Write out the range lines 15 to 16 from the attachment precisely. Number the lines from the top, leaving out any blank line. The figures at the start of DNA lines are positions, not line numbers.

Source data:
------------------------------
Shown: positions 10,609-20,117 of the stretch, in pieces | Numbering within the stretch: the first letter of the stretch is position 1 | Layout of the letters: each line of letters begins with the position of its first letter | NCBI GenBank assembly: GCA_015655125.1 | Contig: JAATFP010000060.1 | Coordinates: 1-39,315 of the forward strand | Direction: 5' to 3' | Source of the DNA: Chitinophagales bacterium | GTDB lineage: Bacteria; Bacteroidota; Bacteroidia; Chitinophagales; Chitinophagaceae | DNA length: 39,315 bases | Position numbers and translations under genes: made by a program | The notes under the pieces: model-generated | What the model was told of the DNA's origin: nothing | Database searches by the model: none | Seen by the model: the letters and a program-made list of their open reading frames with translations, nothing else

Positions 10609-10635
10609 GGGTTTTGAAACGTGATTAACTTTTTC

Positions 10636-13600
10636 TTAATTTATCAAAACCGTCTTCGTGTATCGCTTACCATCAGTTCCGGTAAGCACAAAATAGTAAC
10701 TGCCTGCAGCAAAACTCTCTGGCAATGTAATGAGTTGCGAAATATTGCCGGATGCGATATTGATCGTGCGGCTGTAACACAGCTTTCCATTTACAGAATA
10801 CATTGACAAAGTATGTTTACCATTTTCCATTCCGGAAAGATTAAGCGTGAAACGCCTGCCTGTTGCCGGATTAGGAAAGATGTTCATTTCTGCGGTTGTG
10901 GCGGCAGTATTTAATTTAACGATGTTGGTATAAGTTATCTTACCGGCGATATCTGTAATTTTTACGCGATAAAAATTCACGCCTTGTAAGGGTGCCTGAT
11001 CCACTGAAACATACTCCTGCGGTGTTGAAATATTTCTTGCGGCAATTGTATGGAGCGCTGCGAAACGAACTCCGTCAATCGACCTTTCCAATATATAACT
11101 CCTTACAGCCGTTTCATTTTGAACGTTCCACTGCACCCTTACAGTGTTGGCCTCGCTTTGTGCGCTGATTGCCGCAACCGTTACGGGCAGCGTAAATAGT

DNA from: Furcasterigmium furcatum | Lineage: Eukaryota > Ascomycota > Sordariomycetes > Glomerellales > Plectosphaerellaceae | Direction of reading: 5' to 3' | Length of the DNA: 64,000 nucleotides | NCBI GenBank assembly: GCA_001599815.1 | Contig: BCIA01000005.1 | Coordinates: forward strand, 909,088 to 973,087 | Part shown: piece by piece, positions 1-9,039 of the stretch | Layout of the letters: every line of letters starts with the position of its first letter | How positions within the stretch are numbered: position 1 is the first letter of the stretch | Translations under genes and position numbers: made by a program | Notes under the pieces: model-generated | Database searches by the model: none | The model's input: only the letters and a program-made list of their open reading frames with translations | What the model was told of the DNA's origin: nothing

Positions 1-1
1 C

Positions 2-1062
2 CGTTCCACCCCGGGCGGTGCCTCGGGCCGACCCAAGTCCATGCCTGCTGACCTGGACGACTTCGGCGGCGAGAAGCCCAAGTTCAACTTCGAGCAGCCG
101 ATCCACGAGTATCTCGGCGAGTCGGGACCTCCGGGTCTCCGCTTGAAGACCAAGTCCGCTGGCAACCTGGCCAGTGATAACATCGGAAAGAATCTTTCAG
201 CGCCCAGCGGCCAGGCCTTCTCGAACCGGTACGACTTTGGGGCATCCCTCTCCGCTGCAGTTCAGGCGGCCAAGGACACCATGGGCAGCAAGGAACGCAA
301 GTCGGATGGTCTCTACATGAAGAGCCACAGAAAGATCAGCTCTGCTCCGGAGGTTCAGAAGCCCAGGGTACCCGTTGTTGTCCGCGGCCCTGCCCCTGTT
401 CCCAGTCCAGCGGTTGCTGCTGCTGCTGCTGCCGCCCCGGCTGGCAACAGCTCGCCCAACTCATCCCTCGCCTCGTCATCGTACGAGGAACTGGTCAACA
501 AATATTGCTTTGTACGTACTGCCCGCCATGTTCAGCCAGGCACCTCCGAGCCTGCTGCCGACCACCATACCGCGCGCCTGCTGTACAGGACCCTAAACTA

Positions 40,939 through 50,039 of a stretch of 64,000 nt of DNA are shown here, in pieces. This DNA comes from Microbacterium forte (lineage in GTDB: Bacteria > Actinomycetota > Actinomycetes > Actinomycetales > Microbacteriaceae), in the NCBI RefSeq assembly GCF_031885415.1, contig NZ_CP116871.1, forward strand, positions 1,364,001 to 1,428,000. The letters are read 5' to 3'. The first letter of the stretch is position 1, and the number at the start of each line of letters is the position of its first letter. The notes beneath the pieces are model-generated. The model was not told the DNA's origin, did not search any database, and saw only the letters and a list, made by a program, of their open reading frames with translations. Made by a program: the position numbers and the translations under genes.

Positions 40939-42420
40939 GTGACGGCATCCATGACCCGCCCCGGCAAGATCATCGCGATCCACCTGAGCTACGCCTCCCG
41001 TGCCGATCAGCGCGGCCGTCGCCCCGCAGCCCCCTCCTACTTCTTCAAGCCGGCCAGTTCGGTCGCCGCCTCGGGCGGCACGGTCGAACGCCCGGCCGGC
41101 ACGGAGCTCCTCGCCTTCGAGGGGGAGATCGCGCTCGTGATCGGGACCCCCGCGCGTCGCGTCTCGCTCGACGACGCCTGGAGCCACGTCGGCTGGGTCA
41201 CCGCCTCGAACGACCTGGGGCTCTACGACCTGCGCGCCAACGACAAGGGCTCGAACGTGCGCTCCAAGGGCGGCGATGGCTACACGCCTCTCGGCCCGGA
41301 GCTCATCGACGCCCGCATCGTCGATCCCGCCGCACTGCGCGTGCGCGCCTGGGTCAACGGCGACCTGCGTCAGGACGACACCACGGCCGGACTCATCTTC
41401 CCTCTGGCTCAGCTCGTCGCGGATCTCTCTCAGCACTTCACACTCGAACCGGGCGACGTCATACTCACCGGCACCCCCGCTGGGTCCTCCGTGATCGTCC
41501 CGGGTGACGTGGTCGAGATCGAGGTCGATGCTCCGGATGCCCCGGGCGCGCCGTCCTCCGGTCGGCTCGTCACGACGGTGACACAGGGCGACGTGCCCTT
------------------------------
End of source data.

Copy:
2 CGTTCCACCCCGGGCGGTGCCTCGGGCCGACCCAAGTCCATGCCTGCTGACCTGGACGACTTCGGCGGCGAGAAGCCCAAGTTCAACTTCGAGCAGCCG
101 ATCCACGAGTATCTCGGCGAGTCGGGACCTCCGGGTCTCCGCTTGAAGACCAAGTCCGCTGGCAACCTGGCCAGTGATAACATCGGAAAGAATCTTTCAG